A few non-pollies could apply those rules, too.

  • Reply December 11, 2012


    I rarely tweet, but I do follow quite a few people as I am interested in what they write (like finding this article via twitter), though, that also means that there are people like me who will come across some nasty exchanges, so maybe remembering that it is not only the person who you are directly tweeting who will see what you are saying and maybe form an adverse opinion because of what they see?

  • Reply December 11, 2012


    Wise words Tracey and I’m in agreement with you on most of this; however I don’t think I’m ready to see the F word, or ‘arsehat’ on the front page of the paper just yet.

  • Reply December 11, 2012


    I’ve often typed tweets & emails and then walked away without pressing the send button only to come back later and delete the comments I’ve written and felt better for it. Especially with issues that are emotionally charged (current prank story case in point). Quite a few people would do well to employ the same tactic.

    Sometimes it feels good to get your thoughts out, but that’s all. Leave it there, walk away dont send. If you still feel strongly after a while, go ahead, but nine times out of ten, you’ll delete your comments. Try it.

    • Reply December 11, 2012

      Wendy Harmer

      Gee this is good advice!! I will try it. Well done.

  • Reply December 11, 2012

    Petit Armoir

    Meanwhile Julia Gillard and her team have taken Social Media by the horns. Guess who’ll be getting the younger generation and women’s vote in the next election? Certainly not Tony Abbot and his bunch of behind the times, misogynistic, sexist fools!

  • Reply December 11, 2012


    I am with you Kath. This is a rule I have used going back to the days when we put pen to paper to write letters (I am very old!) The temptation to have a spray when you are really riled up about something can be very strong and almost always when I have put the angry, upset letter (or email) aside and thought of it actively as a draft, I have made changes later to make it clearer, more rational, less offensive or just correct the damn typos! And then send.

    • Reply December 11, 2012


      Yes Gwen, the last line of my post probably should have read that you’ll either delete your comments or exactly what you said – make them clearer, more rational, less offensive. I often ask myself is there anything further I can add to the discussion that hasn’t already been said or is it better left alone? A lot of the time the answer is “leave it, someone else has said it or it’s not going to add anything”.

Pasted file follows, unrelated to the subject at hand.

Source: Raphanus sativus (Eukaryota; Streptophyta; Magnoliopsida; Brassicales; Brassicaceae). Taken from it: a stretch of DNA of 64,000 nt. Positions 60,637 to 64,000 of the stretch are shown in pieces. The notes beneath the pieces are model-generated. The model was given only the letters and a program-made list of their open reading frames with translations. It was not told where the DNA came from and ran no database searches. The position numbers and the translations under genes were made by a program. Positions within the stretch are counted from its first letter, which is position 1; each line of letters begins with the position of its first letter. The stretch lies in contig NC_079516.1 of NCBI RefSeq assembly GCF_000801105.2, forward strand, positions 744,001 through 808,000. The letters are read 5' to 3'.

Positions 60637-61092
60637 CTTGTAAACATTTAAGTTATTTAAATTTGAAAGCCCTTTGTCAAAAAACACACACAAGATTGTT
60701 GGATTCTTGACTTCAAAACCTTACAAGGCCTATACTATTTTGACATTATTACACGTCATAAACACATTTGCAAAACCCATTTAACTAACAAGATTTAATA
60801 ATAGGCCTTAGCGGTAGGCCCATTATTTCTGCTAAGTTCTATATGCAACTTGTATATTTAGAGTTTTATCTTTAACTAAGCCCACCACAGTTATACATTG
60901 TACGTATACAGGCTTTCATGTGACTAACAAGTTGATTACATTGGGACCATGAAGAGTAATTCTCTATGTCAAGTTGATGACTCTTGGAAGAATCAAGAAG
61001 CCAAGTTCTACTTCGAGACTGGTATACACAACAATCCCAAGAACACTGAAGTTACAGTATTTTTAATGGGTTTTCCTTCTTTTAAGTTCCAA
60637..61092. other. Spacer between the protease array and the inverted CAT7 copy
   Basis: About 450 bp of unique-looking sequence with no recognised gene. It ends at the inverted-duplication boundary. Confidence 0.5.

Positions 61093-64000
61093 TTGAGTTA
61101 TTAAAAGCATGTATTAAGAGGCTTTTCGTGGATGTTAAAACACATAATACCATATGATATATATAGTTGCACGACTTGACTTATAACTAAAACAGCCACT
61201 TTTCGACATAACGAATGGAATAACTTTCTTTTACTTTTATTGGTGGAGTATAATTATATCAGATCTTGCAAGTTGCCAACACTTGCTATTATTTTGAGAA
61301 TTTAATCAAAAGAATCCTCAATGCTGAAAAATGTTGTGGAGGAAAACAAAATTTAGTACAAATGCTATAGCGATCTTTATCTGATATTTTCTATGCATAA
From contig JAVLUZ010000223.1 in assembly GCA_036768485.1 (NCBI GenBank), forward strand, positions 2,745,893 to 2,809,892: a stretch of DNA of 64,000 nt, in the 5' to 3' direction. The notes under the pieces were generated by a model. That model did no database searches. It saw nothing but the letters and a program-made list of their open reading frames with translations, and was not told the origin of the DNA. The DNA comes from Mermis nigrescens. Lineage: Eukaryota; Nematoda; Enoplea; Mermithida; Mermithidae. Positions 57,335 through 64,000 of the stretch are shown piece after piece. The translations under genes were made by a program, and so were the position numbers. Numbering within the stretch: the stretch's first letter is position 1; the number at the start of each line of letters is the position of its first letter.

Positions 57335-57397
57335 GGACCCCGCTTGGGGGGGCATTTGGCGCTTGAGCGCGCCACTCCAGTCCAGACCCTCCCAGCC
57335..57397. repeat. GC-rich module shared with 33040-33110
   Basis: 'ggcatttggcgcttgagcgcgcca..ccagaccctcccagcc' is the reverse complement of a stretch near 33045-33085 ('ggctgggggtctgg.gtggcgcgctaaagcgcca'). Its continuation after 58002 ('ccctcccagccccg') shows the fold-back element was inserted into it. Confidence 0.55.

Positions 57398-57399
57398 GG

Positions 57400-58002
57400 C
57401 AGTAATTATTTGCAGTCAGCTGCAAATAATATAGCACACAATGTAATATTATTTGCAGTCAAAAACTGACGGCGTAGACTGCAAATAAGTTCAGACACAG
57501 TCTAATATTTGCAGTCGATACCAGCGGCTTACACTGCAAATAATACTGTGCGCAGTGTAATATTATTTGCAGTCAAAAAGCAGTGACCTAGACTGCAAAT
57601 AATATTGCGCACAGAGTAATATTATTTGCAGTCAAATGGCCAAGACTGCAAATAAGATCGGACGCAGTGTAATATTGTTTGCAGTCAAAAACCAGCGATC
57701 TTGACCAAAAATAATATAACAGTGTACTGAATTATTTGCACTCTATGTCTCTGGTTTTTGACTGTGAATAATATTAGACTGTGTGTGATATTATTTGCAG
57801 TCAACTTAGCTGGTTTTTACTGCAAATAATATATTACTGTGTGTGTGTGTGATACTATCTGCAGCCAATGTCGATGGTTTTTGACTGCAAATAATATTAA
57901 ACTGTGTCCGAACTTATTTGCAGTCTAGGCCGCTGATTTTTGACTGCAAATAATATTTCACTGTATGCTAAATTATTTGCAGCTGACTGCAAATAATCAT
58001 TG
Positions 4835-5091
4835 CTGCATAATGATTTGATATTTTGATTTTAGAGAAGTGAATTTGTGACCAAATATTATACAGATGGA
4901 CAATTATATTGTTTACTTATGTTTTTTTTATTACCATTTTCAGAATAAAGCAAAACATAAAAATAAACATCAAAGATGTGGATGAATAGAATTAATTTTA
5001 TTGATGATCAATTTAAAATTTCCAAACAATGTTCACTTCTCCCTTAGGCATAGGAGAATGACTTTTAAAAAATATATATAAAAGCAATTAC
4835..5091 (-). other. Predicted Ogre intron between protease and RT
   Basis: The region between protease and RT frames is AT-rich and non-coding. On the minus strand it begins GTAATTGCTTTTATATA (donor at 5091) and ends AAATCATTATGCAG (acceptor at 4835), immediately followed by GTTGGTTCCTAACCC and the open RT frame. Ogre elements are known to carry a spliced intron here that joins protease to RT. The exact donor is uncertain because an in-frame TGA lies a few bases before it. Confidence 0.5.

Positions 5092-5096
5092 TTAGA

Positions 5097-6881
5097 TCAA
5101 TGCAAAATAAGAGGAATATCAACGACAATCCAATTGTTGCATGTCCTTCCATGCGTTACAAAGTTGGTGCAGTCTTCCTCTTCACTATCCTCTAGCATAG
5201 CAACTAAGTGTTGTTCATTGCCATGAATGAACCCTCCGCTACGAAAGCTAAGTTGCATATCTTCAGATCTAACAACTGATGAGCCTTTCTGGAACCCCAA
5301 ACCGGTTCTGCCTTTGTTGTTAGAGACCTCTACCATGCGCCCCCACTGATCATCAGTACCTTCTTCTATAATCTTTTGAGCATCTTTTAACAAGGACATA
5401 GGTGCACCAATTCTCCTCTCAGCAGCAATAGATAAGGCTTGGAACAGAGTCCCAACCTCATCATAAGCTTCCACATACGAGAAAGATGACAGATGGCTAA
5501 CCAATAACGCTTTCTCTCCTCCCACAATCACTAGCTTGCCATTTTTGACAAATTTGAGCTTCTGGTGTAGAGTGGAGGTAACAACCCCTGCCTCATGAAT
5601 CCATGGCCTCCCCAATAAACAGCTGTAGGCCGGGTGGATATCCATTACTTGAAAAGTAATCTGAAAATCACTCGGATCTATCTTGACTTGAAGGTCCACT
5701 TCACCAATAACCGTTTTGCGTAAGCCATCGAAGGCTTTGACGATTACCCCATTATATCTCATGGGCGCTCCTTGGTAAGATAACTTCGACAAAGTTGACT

• Reply December 11, 2012


    Social media is a great medium for politicians to ‘connect’ with the general public. If the Liberal Party can’t trust its own members to publically express themselves in unguarded, unscripted moments, then how could they expect people to have any faith in them? The fact that they are prepared to ban their party members from using Twitter reflects not only a lack of faith in their own party but also an archaic, conservative mentality which is out of touch with the average Australian. Backwards and desperate Liberals!

  • Reply December 11, 2012


    Yes, I’m also with you on this one Kath. Could have joined the retweet brigade a few times of late but decided to leave well enough alone.
    I just hope that those two in the limelight at present are able to move on with their lives. They must be feeling absolutely ghastly and let down both by their employers and themselves.

  • Reply December 11, 2012


    Tracey asked:
    What are the Libs so scared of? That their candidates are too stupid?

    Unable to think before they Tweet?

    Or unwilling to engage with those who disagree with them?

    Hmmm… I think the answer is yes to all three!

  • Reply December 11, 2012


    Do my comments “add” anything? Probably not. Anyway~ good suggestions from contributers.

  • Reply December 11, 2012


    “…treat people the way you would like to be treated; and engage your brain before putting your mouth, or finger, into gear.”
    Umm…probably a good idea to take your own advice and layoff the gratuitous name calling – political discourse in this country is quite grubby enough. For example, would it be acceptable if Captain Catholic was replaced with Captain Islam or Captain Jewish? If not…then don’t..

  • Reply December 11, 2012


    Fair point, Jennifer. But Tony Abbott is proud of his Catholicism. I didn’t see it as an insult, so much as an observation. Cheers.

  • Reply December 11, 2012


    “… treat people the way you would like to be treated …” . Sorry, may have missed something; do you have different politicians than the rest of us?

  • Reply December 12, 2012


    What is this? intelligent people don’t criticise either side they talk about the issues,
    I don’t much like the way Julia Gillard attacks people so rudely, not much is said about that point on the ABC- I would like to see more balance and neutral reporting- there has been so much corruption uncovered lately- it is very dissapointing and worrying.